These successes of course could not have existed without massive learnings on my end. An entire book probably could not hold all that I have learned, but I will try to touch on the most impactful learnings for me over the past year:
1. Complex consensus building: The system of stakeholders in global health is exceedingly complex. There is not one person at the top who signs off on decisions and aligns the North Star for the whole sector. For those of you coming from the private sector, be keenly aware of these complex stakeholder structures, and document the process for consensus to ensure that your private sector instincts don’t take over to your detriment.
2. Low resources: This one should be obvious, but everything is easier to understand once you’ve experienced it. Early on in my fellowship, I requested for a few new reports in our online HR system to track absenteeism of health workers. In my previous work, these reports would have taken days, maybe weeks, but certainly not the months they took. Our problem was not our talent, motivation, or management, but our time and resource limitations. We are staffed very leanly in terms of software developers and thus, it is difficult to complete tasks on timelines that those in the for-profit world are accustomed to. I should have approached the problem by understanding those restraints early on, realigning expectations, and then trying to pull the right strings to free up time and talent.
3. Fatigue: Many people who have worked in broken health systems for a long time become understandably jaded by the system. People will say certain ideas or innovations will not work, because they have seen a number of other ideas fizzle out in the past because of a number of different barriers. However, coming from the private sector, you may have the benefit of not being jaded. Use that to your advantage and press on with resilience. Understand others’ perspectives, but if you believe in what you’re doing and you have planned strategically, conducted supporting analysis, and developed an intervention’s value proposition, you can try to stay realistically optimistic.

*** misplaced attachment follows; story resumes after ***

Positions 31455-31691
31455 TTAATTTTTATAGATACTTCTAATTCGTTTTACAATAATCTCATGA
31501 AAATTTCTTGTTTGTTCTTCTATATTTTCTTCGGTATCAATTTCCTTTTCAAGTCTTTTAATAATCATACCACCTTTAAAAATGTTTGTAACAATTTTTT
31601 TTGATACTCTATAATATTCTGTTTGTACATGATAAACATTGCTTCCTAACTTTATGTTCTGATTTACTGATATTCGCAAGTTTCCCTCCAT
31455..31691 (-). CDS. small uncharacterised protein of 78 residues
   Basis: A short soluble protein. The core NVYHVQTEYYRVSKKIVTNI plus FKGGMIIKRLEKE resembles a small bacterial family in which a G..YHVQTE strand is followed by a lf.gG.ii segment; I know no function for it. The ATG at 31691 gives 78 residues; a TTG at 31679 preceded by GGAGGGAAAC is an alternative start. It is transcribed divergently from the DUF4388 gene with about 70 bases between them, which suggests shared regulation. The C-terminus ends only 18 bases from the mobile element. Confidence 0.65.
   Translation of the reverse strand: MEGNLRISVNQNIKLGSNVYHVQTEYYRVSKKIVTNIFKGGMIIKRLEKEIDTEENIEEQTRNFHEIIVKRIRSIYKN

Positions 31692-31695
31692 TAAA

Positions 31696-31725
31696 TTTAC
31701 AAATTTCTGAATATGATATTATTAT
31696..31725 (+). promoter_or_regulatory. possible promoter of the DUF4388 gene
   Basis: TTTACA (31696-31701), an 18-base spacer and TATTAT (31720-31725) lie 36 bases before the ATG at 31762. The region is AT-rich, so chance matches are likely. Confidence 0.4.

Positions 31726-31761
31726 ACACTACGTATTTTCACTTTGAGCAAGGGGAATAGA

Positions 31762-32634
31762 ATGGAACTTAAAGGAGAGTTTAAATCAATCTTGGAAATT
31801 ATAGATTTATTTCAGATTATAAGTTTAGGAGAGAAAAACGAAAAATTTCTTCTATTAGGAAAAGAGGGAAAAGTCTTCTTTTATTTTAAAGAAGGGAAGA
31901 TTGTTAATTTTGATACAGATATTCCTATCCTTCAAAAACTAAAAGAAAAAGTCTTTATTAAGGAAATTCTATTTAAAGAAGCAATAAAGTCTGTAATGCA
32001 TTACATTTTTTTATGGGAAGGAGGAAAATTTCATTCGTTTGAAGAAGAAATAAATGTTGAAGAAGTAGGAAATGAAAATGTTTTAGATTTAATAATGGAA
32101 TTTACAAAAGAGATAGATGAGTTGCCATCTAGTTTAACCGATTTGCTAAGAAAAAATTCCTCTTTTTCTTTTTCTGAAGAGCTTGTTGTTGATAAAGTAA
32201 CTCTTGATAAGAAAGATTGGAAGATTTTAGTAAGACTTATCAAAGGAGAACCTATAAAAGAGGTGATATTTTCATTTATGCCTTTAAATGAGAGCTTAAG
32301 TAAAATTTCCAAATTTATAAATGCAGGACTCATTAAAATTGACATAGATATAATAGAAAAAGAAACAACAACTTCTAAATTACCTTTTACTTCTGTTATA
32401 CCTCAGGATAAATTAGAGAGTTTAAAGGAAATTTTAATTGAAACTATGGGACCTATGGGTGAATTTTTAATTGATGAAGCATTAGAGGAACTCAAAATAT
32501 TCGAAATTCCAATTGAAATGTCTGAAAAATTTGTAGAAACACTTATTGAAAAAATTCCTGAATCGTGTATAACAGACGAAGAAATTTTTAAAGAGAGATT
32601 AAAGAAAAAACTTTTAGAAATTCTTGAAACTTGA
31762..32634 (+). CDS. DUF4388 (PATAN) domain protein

In my year as a GHC fellow, I saw the value my private sector experience can provide, and I realized the immense learning someone with my experience can have by working in a new environment with new challenges and dynamics. Although the experiences I have shared can certainly not be universally applied, we all have something to learn from each other, and I believe human resources with private sector capacity can have a huge impact within Global Health Corps, international NGOs, and other mission-driven organizations. If you are considering a move from the private sector to the global health space, I encourage you to join us!
Ben Pyne was a 2016–2017 Global Health Corps fellow in Uganda.
All GHC fellows, partners, and supporters are united in a common belief: health is a human right. There is a role for everyone in the movement for health equity. Join the movement today — applications for our 2018–2019 class are open until January 17.